“Fragile states” or “Failed states”

“Fragile states” or “Failed states”

Helen Dale

“In framing a government which is to be administered by men over men, the great difficulty lies in this: you must first enable the government to control the governed; and in the next place oblige it to control itself.” James Madison, Federalist, No. 51.
On May 1st—as SCOTUS sprung a leak—I was attempting to leave the United States, and not getting very far.
Pandemic notwithstanding, I’d spent the best part of a week reminded that US airports really aren’t good. Some of this is down to stupid rules: incoming international travellers with a connecting flight must clear immigration; collect their checked luggage; recheck the lot; then go through security, all over again.
Much of the problem, however, is down to incompetence.
When I arrived (at JFK), I encountered a badly managed zoo. There were only three gates open, which meant immense, snaking queues. TSA agents and officials in uniforms I could not place milled about on the other side. The air-conditioning failed. Ventilation was poor.
Masks—banished from airlines thanks to a court order—were still enforced in the terminal. My response to mandatory masking has tended towards meh whenever I’ve encountered it. When I opposed Britain’s coronapanic, I directed the bulk of my ire at lockdowns and absurdly large fines, and on civil liberties grounds. Masks were a sideshow, and like most non-Americans, I watched intense US masking debates with a degree of bemusement.
However, as northward of a thousand people sweated and stank, I could see why a significant number of Americans were exercised more than anything else by masking rules: drenched, poked under noses, worn as a chinstrap, hastily dragged upwards when an authority figure walked past. The whole sorry business was redolent of service in a Sicilian bank just before siesta, right down to the plethora of uniformed officials (some government, some private) with overlapping and contradictory responsibilities.
“Can you not open more gates?” (asked in a crisp German accent).
“That’s the TSA doing that” (from an official, his mask pulled aside to facilitate speech).
“I need a wee!” (a child, perhaps four or five, bouncing up and down, with a Northern accent).
As I watched the moment approach when I would miss my connecting flight, my property was somehow split between two conveyor belts. Suitcase one way, electronics the other. I am tall and tried to keep track of the latter by looking over people’s heads. The funk worsened. A man of similar height occluded my vision and my iPad Pro disappeared. I waited on the other side, hopping from foot-to-foot as I put my shoes back on.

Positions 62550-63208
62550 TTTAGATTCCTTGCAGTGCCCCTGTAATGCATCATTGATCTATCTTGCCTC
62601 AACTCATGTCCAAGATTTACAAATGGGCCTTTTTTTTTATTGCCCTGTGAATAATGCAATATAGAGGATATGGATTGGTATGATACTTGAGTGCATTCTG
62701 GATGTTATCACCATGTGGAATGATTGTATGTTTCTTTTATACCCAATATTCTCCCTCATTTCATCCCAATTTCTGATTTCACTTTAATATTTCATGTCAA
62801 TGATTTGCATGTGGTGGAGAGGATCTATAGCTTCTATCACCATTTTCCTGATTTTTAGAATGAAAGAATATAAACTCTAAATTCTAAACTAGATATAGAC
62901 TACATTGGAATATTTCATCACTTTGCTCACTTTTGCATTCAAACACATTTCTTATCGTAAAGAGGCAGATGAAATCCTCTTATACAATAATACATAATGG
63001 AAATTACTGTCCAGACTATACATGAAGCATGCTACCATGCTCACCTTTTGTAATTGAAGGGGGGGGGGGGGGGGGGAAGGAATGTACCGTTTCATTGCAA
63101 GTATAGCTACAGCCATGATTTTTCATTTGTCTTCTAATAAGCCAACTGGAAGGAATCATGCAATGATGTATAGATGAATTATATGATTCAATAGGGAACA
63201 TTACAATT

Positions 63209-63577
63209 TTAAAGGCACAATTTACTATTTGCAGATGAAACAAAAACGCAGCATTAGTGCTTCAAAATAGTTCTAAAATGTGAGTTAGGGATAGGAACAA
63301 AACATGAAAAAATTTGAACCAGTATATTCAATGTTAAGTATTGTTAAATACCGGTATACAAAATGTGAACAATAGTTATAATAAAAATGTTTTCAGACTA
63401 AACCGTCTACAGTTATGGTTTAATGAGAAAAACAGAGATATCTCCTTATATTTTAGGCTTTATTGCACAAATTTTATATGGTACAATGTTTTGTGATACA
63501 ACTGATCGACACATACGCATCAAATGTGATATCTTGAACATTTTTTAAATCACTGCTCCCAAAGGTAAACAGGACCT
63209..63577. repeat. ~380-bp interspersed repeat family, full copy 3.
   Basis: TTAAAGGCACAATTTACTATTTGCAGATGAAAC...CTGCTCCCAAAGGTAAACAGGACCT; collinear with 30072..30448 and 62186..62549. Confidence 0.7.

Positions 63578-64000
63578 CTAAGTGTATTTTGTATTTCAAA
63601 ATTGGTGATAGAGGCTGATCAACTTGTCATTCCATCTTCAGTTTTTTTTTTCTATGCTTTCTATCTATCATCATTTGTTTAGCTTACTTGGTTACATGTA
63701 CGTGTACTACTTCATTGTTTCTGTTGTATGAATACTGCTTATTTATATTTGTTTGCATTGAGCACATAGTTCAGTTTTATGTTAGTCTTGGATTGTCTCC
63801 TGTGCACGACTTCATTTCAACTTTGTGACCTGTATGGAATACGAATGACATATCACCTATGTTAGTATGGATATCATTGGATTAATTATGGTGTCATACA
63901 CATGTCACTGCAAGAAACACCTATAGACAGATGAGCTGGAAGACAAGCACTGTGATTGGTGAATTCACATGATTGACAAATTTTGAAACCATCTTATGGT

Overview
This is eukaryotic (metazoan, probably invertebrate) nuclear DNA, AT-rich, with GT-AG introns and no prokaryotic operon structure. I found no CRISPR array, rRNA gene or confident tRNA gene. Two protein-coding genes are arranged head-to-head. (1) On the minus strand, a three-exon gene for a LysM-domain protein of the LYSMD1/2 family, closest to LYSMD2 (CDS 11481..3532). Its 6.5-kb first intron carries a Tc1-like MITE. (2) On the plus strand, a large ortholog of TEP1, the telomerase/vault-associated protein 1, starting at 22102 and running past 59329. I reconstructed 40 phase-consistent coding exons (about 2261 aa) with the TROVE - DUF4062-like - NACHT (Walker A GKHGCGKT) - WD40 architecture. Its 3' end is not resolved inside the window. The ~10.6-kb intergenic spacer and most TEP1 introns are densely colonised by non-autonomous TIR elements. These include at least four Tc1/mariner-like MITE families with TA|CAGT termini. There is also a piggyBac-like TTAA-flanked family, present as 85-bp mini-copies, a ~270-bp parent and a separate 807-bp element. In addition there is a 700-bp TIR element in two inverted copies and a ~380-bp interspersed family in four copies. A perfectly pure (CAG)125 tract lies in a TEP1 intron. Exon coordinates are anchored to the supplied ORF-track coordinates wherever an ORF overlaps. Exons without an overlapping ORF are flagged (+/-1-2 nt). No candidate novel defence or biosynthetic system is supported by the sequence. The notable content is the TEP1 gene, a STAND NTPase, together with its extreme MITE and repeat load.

Ten minutes. No iPad.
A great deal of property was piling up in front of one TSA agent; he was becoming flustered. “Are you all right?” (the German again). With that mixture of truculence and entitlement one sees in people who have been hired for a job they do not understand, he told the German to wait. “Do you need help?” (from the bouncing child’s mother, in an accent I now recognised to be Geordie).
The whites of the TSA agent’s eyes were showing, with lines of sweat on either side of his mask, where smile lines would be if you could see his mouth. Electronic equipment continued to accumulate in front of his scanner.
“I know how to work that machine. Let me help you.” That was me.
And that was how I finished up on the TSA side: providing instructions in scanner operation (a skill I learnt as part of a piece of long-ago litigation, but never expected to use again). I retrieved my iPad. The Geordie woman’s son ran to the loo as she collected her laptop and coiled its cable around her forearm. I ducked back under the tape.
The TSA agent grovelled to me in a way common among Americans but that I’ve always found disconcerting. “He probably wants a tip now” (the Geordie woman, looking thunderous); “no wonder the Yanks can’t win any wars,” she added, before taking her son’s hand and stalking off.
At the other end, I found a stretch limo waiting for me. Getting ferried about in a limo after The Trip from Hell is something I’ve experienced before, in Damascus, before the Syrian civil war. Classic third world. Like Syrians, American hosts send limousines to the airport to pick you up because they know you flew in from JFK and will need to be appeased.
My experience is illustrative of something not confined to airports, however. Indeed, if it were only confined to airports, then the phrase I’m about to use (about the US) would be unfair (to the US). America’s dysfunctional airports are instances of widespread low state capacity. And this is bigger than airports. Low state capacity can only be used to describe a country when it is true of multiple big-ticket items, not just one.
State capacity is a term drawn from economic history and development economics. It refers to a government’s ability to achieve policy goals in reference to specific aims, collect taxes, uphold law and order, and provide public goods. Its absence at the extremes is terrifying, and often used to illustrate things like “fragile states” or “failed states.” However, denoting calamitous governance in the developing world is not its only value. State capacity allows one to draw distinctions at varying levels of granularity between developed countries, and is especially salient when it comes to healthcare, policing, and immigration. It has a knock-on effect in the private sector, too, as business responds to government in administrative kind.